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The Bachelorette Australia

Channel 10 reveals what prompted their decision to cast Brooke Blurton as The Bachelorette

''It might have been harder earlier.''

By Alana Mazzoni
Channel 10 made history this year when they cast Brooke Blurton as Australia's (and the world's) first ever indigenous and bisexual Bachelorette.
And while so far the ratings haven't skyrocketed, the revamped dating show has already dominated headlines and generated overdue conversations around diversity on television.
Despite the disappointing premiere audience numbers, Channel 10 has stood by its decision to deviate from the usual format and have both men and women vying for Brooke's heart.
Despite the disappointing premiere ratings, Channel 10 has stood by its decision to deviate from the usual format and have both men and women vying for Brooke's heart. (Image: Channel 10)
Jarrod Villani, the executive vice president of ViacomCBS ANZ, which owns the network, said the decision to cast Brooke as the leading lady was to ensure all Aussies can be represented on television.
"It really does represent all of Australia, and puts fabulous diversity on our screen," he told TV Tonight.
"We are very conscious as an organisation that when you take steps forward, and believe in a direction from a cultural perspective, then you do open yourself up to criticism. And we're okay with that."
Jarrod added that the company is conscious that it will make mistakes every now and then, but said it's about using Channel 10's platform to ensure that "diversity and inclusion is a message heard loud and clear across Australia."
But the network surprisingly didn't have as many deep discussions about casing a bisexual lead as you might have thought.
"It might have been harder earlier, I think, but given the environment that we're in now, and given Australians' expectations, I think it's the right time. More importantly, she is the right person, because that is really who she is. I think people know that and they believe her," Beverley McGarvey from ViacomCBS ANZ said.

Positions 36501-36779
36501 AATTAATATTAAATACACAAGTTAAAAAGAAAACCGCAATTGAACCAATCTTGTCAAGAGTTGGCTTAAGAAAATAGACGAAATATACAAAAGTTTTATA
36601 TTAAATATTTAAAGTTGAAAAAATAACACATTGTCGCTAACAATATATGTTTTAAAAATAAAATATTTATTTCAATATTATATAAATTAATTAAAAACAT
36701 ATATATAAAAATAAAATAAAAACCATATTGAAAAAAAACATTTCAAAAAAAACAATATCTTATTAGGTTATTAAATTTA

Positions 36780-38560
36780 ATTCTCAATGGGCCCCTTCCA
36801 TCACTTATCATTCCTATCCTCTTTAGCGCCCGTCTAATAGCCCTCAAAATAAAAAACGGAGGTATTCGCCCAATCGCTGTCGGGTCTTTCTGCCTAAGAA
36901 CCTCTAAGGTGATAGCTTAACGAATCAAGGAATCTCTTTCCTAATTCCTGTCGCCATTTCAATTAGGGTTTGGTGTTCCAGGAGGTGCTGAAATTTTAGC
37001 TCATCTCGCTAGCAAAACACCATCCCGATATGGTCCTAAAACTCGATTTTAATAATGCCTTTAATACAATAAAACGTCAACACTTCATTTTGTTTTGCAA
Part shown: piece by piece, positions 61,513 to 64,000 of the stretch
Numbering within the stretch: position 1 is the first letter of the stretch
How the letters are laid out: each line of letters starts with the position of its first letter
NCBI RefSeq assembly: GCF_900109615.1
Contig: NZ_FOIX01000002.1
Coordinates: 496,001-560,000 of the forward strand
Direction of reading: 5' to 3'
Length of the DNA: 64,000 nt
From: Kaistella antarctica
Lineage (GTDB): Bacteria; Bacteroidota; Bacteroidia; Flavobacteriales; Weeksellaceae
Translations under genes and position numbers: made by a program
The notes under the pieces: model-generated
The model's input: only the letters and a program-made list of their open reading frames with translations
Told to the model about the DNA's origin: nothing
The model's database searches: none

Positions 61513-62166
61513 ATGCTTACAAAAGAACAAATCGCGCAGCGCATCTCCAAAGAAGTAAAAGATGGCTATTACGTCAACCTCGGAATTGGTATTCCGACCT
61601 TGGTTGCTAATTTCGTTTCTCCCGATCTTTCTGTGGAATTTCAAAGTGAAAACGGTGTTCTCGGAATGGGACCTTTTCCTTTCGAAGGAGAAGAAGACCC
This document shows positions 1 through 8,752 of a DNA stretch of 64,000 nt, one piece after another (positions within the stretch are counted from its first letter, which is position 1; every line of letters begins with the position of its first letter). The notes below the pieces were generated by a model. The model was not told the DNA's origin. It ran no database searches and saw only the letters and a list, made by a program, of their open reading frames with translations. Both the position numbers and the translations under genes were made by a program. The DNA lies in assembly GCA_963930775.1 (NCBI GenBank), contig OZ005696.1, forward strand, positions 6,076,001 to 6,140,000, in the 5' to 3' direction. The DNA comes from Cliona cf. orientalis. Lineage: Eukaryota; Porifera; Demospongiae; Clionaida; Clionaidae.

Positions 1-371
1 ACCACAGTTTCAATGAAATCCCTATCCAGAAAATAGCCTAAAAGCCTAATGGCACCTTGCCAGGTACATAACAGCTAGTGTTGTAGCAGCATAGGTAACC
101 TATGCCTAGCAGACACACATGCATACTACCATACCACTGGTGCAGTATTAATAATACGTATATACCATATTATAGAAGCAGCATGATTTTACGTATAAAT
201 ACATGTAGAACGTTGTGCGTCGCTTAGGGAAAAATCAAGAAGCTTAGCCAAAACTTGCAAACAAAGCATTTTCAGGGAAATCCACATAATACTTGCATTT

"If there's certain elements of the audience that complain, they have options, so we hope that it really resonates with the people that it's made for."
After debuting on Nick Cummins' season of The Bachelor in 2018, then returning for a stint on Bachelor in Paradise season two, Brooke is all too familiar with how the shows work.
This week, Brooke told TV WEEK that being position really opened her eyes to just "how much say" the person in the leading role has.
Channel 10 made history this year when they cast Brooke Blurton as Australia's (and the world's) first ever indigenous and bisexual Bachelorette. (Image: Channel 10)
"I think you'll always learn something about yourself in this experience and my perspective this time around was to lean into it," she said.
Adding that her most recent experience with the franchise gave her a whole new appreciation for "how great the crew are", it's clear Brooke had a good experience with the production team.
"Everyone is super supportive and wants to see this work out. They put their heart and soul into it, and you've got to give them credit for it," she said of the crew before adding that she hopes to do LGBTQIA+ and bisexual representation justice.

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